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Patience, Fortitude, and Their Elegant Older Sisters

Updated: Sep 18, 2023

You may know the New York Public Library's famous lions, Patience and Fortitude, but did you know about their regal, older sisters just a few blocks away?

In 1903, Charles McKim of the famed McKim, Mead, and White architectural firm, was hired to design JP Morgan’s private library in Murray Hill. McKim’s friend and prominent sculptor, Daniel Chester French, recommended Edward Clark Potter as the sculptor for the grand entrance facing 36th Street. Potter was one of the most outstanding “animaliers” working in the States, specializing in animal subjects. Potter quoted McKim $10,000 for the completed pair of sculptures.

McKim had envisioned maned lions, but Potter, after sketching live models at the brand new Lion House at the Bronx Zoo, produced a pair of lionesses instead. After visiting Potter's Greenwich, Connecticut studio, Daniel Chester French reassured McKim in a letter, "You have always credited me with having a sense of what constitutes the monumental in sculpture and I think this is it!”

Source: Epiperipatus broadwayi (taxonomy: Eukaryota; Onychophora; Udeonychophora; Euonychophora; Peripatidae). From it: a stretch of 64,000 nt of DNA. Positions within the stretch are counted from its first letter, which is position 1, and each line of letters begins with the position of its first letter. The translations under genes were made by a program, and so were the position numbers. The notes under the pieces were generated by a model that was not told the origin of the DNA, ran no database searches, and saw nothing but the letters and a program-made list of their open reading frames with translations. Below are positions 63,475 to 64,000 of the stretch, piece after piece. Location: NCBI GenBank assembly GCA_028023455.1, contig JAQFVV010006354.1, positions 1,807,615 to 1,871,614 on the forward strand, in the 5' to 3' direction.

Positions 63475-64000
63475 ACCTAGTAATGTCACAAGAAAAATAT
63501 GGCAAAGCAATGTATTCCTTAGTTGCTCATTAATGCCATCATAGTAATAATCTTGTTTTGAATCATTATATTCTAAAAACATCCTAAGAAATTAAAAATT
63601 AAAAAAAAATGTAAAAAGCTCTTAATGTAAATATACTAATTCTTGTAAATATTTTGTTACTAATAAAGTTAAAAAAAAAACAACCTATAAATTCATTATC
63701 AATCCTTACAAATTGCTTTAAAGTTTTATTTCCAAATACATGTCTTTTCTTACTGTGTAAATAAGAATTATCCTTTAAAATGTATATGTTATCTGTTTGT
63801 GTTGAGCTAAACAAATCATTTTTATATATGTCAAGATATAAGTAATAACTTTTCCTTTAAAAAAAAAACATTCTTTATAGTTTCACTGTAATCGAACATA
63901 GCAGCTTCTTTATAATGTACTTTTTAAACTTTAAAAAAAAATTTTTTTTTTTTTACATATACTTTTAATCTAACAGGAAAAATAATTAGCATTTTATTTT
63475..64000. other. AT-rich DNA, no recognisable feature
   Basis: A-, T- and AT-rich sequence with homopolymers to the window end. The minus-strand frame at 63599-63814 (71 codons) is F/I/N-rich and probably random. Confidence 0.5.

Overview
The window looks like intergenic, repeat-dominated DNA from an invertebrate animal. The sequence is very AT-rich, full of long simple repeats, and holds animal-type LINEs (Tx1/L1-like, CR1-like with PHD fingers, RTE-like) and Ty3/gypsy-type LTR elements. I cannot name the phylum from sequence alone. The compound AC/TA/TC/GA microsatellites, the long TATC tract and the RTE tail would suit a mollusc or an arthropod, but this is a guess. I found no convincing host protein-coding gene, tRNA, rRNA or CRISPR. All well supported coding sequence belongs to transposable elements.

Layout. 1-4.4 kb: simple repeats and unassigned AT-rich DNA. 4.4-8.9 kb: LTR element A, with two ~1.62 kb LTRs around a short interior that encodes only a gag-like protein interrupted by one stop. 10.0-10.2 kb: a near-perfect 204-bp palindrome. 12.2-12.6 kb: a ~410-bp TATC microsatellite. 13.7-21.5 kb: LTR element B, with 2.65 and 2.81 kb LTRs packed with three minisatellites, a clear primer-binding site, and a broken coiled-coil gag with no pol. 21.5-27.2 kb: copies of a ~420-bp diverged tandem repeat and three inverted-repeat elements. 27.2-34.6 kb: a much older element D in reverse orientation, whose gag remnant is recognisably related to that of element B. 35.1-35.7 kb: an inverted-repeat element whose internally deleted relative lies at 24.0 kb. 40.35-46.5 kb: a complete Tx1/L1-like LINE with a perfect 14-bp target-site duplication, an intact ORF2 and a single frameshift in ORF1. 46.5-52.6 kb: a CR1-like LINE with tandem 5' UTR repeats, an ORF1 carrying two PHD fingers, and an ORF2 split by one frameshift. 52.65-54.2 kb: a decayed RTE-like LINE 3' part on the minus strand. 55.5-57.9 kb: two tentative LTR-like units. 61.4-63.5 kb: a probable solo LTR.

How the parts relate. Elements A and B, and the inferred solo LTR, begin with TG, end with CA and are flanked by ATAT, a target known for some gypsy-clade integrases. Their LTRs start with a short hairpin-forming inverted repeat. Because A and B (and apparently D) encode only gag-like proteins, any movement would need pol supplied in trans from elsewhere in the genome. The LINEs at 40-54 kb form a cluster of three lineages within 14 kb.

The finished sculptures were carved from Tennessee marble. (Fun fact: Tennessee marble isn't true marble but a crystalline limestone found only in East Tennessee. Resembling marble, especially when polished, it's pinkish-gray color and durability made it popular building material in the late 19th and early 20th centuries. Grand Central Terminal's Grand Concourse floor is laid with the Tennessee marble.)

In 1911, Potter was called upon again to design the lions in front of the new New York Public Library. This was after Teddy Roosevelt lobbied, and was overruled, that the statues should represent bison, elk, or moose that he believed were more American.

Placing images of lions in front of institutions is a tradition that goes back to the ancient Egyptians when sphinxes (lion body with a head of a pharaoh), protected important buildings as spiritual guardians. Can you imagine two bison, elk, or moose in front of the Carrère & Hastings-designed classical Beaux Arts NYPL?

When Potter’s lions were unveiled (also carved from Tennessee marble), critics deemed them too tame, mild, and catlike. Today, the NYPL lions are Potter’s most recognized work and beloved by New Yorkers and visitors. It was NYC Mayor Fiorello LaGuardia who unofficially named them Patience (on the left) and Fortitude (right) during the Great Depression, saying they represented the attitude of New Yorkers — who are, by no means, known for being tame and mild.

If you visit Patience and Fortitude at the NYPL, take a few minutes to walk from 42nd Street to the Morgan Library on 36th Street at Madison Avenue. What would you name these elegant lionesses? To me, I think they should be called two other attributes of New Yorkers, Grit and Resilience.

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